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3D Confocal Imaging of Pollen

Authors:
  • University of Texas Rio Grande Valley, Brownsville-Edinburg-Harlingen, United States

Abstract and Figures

The study of pollen is important in paleoecology, paleontology, archeology, and forensics. The outer shell of a pollen grain bears characteristic features that help in determining the species or genus of origin. To view the pollen grain from several angles in a light microscope, the sample is usually mounted in glycerol and rolled on the microscopic slide by pushing the coverslip. For teaching, training, and also for establishing databases of pollen images, it is desirable to obtain three-dimensional datasets that allow rotation and viewing from any angle and reslicing in the computer.
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26 ww w.microscopy-today.com2010 March
mismatch between the immersion oil and the specimen, or
local dierences in RI within the specimen, cause distortion
and a loss of both resolution and uorescence signal intensity.
Pollen grains are a challenging type of specimen because
the cellular content of raw pollen is highly autouorescent and
optically inhomogeneous, which leads to light absorption,
scattering, and spherical aberration. Typically, only the half of
the pollen grain closest to the objective can be imaged at good
resolution in single-photon uorescence microscopy. We have
employed sample preparation and mounting techniques that
allow single-photon 3D confocal imaging of even relatively
large grains (more than 50 mm in diameter) without excessive
loss of resolution toward the bottom of the 3D dataset. Two key
elements of our technique are pollen extraction and refractive
index matching.
Introduction
e study of pollen is important in paleoecology, paleon-
tology, archeology, and forensics. e outer shell of a pollen
grain bears characteristic features that help in determining
the species or genus of origin. To view the pollen grain from
several angles in a light microscope, the sample is usually
mounted in glycerol and rolled on the microscopic slide by
pushing the coverslip. For teaching, training, and also for
establishing databases of pollen images, it is desirable to obtain
three-dimensional datasets that allow rotation and viewing
from any angle and reslicing in the computer.
Although the scanning electron microscopy provides
sucient depth of eld and high resolution of surface features
[1], without tilting or rotating the specimen, images from the
SEM show only one side of the pollen grain at a time (Figure 1).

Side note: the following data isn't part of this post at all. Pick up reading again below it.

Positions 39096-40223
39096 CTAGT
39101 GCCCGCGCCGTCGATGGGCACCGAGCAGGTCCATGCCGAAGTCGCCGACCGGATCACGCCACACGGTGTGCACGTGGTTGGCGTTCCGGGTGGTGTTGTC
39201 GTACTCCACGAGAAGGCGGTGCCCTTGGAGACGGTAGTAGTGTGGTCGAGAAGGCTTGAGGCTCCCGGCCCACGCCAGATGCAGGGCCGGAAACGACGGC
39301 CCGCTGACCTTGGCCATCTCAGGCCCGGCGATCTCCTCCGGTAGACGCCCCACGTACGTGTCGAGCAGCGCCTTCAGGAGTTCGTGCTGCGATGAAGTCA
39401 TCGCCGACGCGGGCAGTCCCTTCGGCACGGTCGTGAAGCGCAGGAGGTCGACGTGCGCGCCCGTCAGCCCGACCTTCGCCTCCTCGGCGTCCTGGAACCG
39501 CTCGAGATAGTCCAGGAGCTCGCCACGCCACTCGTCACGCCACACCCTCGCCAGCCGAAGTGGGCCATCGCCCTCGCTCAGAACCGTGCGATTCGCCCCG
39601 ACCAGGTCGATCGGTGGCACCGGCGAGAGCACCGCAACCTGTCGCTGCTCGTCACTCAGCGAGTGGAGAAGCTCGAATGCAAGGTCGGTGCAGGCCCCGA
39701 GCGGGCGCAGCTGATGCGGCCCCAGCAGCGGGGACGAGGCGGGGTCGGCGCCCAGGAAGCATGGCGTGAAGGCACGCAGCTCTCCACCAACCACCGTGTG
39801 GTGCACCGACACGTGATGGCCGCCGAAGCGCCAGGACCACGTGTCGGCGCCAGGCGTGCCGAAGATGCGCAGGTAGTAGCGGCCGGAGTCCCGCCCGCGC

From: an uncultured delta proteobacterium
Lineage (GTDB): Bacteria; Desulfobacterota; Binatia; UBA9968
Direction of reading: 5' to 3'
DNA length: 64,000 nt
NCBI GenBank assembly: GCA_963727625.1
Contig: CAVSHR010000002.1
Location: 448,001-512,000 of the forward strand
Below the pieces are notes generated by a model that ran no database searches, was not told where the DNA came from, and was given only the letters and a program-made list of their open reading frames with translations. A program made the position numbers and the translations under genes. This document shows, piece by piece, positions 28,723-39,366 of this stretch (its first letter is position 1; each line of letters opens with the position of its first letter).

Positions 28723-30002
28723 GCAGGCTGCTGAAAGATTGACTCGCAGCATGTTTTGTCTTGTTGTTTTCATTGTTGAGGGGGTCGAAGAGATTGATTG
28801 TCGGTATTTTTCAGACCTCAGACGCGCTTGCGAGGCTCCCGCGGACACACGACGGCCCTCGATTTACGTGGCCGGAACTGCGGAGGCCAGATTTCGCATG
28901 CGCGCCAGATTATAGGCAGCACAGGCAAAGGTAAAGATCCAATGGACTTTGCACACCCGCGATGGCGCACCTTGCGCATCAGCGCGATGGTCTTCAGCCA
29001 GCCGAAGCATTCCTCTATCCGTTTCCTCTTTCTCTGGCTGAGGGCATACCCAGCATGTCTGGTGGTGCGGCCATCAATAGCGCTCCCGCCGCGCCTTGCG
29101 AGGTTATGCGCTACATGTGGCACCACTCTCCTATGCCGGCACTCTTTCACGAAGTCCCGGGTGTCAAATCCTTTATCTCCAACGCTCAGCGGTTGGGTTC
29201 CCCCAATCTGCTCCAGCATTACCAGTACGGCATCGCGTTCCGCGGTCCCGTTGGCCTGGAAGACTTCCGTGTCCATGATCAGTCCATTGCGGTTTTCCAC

In contrast, confocal uorescence microscopy permits optical
sectioning and 3D reconstruction of a single pollen grain and
allows imaging of not only the surface, but also the internal
structure of the pollen grain, albeit at resolution limited by
diraction, that is, typically ~ 0.2 µm in XY and ~ 0.5µm in Z.
To achieve this resolution, oil immersion objectives with high
numerical aperture must be used. Oil immersion objectives
achieve their nominal resolution only when used for
specimens with a refractive index (RI) that is homogeneous
and equal to that of the immersion oil, that is, η=1.515. An RI
3D Confocal Imaging of Pollen
Stanislav Vitha* 1, Vaughn M. Bryant2, Amen Zwa3, and Andreas Holzenburg1, 4
1Microscopy and Imaging Center, Texas A&M University, College Station, TX 77843
2Department of Anthropology, Texas A&M University, College Station, TX 77843
3Gannon Technologies Group, 1000 North Payne Street, Alexandria, VA 22314
4Department of Biology & Department of Biochemistry and Biophysics, Texas A&M University, College Station, TX 77843
* vitha@mic.tamu.edu
doi: 10.1017/S1551929510000039
Figure 1: Scanning electron micrograph of Artemisia tride ntata poll en. Scale
bar = 5 µm. Image courtesy of Gretchen D. Jones, USDA-ARS, APMRU.
Figure 2: Confocal optical s ections of Celtis laeviga ta pollen grain. Raw and
deconvolved data a re shown in the left and right panels, respective ly. Top: XY
view, a single optica l section from the z-stack. Middle: XZ section through the
z-stack. The dot ted recta ngle indicates an ar ea shown e nlarged in the bottom
panels. S cale bars = 5 µm.
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3D Confocal Imaging of Pollen
Results and Discussion
e sample preparation protocol allowed confocal 3D
imaging of the entire pollen grain, without substantial loss of
resolution or signal intensity on the far side of the specimen.
Deconvolution of the 3D image stacks provided noticeable
enhancement in resolution (Figure 2). Confocal images
allowed to assess the internal structure of the pollen grain wall
(Figures 2 and 3A) and also enabled realistic visualization of
the pollen grain surface (Figures 3B, C, D). e pollen grains
shown in these gures are 25 to 30 µm in diameter. We have
imaged pollen grains more than three times that size with
similar results except that the datasets for the largest pollen
grains, almost 2.5 GB in size, could not be deconvolved using
our computers, because total memory requirements exceeded
the limits of the 32-bit operating system. Further gain in